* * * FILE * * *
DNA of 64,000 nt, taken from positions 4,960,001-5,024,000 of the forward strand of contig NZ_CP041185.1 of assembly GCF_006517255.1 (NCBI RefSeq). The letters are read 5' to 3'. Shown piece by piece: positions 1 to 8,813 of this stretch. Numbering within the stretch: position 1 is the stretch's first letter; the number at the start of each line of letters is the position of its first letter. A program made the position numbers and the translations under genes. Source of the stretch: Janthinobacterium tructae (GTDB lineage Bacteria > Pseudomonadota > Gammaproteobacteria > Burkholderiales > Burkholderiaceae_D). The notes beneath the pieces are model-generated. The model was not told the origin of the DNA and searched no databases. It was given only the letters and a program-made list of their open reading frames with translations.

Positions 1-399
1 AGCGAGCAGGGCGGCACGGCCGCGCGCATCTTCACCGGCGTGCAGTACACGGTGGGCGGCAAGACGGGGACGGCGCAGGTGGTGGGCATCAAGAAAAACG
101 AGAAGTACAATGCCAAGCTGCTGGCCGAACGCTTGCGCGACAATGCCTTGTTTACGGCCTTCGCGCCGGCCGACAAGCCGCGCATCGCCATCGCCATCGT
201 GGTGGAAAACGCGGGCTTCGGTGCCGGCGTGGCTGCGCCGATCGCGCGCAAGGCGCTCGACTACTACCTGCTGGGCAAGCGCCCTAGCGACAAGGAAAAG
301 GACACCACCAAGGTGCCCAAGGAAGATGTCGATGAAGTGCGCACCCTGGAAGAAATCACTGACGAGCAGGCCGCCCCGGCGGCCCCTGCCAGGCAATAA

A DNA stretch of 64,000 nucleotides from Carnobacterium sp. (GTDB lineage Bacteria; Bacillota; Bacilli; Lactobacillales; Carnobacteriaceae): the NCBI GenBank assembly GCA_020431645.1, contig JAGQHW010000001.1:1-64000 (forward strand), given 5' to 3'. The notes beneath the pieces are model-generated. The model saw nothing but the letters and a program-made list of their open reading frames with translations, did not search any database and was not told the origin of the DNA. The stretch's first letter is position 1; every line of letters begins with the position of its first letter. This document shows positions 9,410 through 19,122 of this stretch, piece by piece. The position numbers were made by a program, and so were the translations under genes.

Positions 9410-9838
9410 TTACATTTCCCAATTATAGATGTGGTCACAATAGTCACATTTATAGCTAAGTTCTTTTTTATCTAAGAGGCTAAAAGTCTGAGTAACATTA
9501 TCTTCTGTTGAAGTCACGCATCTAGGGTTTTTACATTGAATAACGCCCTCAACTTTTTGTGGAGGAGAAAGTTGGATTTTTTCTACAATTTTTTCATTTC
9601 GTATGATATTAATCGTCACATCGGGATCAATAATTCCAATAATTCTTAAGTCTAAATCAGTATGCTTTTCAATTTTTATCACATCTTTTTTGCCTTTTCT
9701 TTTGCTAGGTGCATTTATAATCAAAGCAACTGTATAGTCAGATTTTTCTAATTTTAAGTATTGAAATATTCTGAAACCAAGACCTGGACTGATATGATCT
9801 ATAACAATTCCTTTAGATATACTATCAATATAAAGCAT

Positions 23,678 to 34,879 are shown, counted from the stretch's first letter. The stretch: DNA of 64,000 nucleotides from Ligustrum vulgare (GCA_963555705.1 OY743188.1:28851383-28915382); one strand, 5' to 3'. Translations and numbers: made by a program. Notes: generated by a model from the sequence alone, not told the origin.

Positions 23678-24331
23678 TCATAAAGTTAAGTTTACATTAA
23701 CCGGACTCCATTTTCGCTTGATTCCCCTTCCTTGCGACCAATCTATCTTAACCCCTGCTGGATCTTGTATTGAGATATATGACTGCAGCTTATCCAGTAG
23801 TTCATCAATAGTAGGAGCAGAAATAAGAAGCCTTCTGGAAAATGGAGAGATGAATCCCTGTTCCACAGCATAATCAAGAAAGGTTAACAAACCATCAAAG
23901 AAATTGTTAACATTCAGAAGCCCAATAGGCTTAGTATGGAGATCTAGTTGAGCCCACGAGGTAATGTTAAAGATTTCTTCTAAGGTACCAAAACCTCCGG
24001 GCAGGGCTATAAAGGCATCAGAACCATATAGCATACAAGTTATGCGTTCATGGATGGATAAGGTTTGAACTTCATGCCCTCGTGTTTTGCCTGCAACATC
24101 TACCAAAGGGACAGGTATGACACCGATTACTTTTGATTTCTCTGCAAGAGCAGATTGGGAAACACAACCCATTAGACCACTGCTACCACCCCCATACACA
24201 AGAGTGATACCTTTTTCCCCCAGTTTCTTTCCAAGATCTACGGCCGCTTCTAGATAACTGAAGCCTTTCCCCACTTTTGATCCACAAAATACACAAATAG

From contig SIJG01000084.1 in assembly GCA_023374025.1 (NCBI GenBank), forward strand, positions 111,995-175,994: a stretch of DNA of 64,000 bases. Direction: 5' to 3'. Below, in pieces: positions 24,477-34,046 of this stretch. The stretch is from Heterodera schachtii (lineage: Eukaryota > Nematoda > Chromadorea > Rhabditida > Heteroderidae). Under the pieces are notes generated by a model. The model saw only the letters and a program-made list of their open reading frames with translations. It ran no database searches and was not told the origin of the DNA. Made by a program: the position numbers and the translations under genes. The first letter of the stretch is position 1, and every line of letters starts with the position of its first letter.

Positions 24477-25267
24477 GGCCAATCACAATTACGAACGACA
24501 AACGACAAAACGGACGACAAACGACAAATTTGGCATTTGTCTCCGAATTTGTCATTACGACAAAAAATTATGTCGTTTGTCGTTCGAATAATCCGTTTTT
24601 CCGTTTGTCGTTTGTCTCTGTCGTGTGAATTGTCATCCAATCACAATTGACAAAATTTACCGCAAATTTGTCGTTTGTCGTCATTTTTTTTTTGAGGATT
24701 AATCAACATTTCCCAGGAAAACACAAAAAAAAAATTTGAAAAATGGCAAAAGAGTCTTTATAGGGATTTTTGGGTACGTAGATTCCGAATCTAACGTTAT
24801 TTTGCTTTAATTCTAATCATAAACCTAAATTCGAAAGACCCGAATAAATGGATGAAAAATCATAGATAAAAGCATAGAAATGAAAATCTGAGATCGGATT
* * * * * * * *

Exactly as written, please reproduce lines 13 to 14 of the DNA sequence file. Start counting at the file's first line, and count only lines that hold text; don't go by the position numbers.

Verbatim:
9801 ATAACAATTCCTTTAGATATACTATCAATATAAAGCAT

Positions 23,678 to 34,879 are shown, counted from the stretch's first letter. The stretch: DNA of 64,000 nucleotides from Ligustrum vulgare (GCA_963555705.1 OY743188.1:28851383-28915382); one strand, 5' to 3'. Translations and numbers: made by a program. Notes: generated by a model from the sequence alone, not told the origin.